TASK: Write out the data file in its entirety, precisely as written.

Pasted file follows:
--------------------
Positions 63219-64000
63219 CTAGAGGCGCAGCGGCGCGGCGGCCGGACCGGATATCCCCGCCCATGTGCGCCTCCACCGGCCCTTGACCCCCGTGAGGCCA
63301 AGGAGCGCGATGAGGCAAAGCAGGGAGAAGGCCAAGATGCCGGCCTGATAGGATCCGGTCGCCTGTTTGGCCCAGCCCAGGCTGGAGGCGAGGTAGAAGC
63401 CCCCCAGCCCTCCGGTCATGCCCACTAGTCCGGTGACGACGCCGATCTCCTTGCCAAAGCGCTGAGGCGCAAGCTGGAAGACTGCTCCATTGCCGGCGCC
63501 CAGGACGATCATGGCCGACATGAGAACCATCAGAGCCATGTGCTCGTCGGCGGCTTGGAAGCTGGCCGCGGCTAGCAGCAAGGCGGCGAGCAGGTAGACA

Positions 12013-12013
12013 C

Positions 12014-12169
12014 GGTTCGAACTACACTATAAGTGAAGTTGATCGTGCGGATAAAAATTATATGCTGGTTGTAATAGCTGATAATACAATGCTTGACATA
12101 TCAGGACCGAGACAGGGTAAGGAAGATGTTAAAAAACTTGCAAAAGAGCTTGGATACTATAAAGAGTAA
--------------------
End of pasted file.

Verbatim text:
Positions 63219-64000
63219 CTAGAGGCGCAGCGGCGCGGCGGCCGGACCGGATATCCCCGCCCATGTGCGCCTCCACCGGCCCTTGACCCCCGTGAGGCCA
63301 AGGAGCGCGATGAGGCAAAGCAGGGAGAAGGCCAAGATGCCGGCCTGATAGGATCCGGTCGCCTGTTTGGCCCAGCCCAGGCTGGAGGCGAGGTAGAAGC
63401 CCCCCAGCCCTCCGGTCATGCCCACTAGTCCGGTGACGACGCCGATCTCCTTGCCAAAGCGCTGAGGCGCAAGCTGGAAGACTGCTCCATTGCCGGCGCC
63501 CAGGACGATCATGGCCGACATGAGAACCATCAGAGCCATGTGCTCGTCGGCGGCTTGGAAGCTGGCCGCGGCTAGCAGCAAGGCGGCGAGCAGGTAGACA

Positions 12013-12013
12013 C

Positions 12014-12169
12014 GGTTCGAACTACACTATAAGTGAAGTTGATCGTGCGGATAAAAATTATATGCTGGTTGTAATAGCTGATAATACAATGCTTGACATA
12101 TCAGGACCGAGACAGGGTAAGGAAGATGTTAAAAAACTTGCAAAAGAGCTTGGATACTATAAAGAGTAA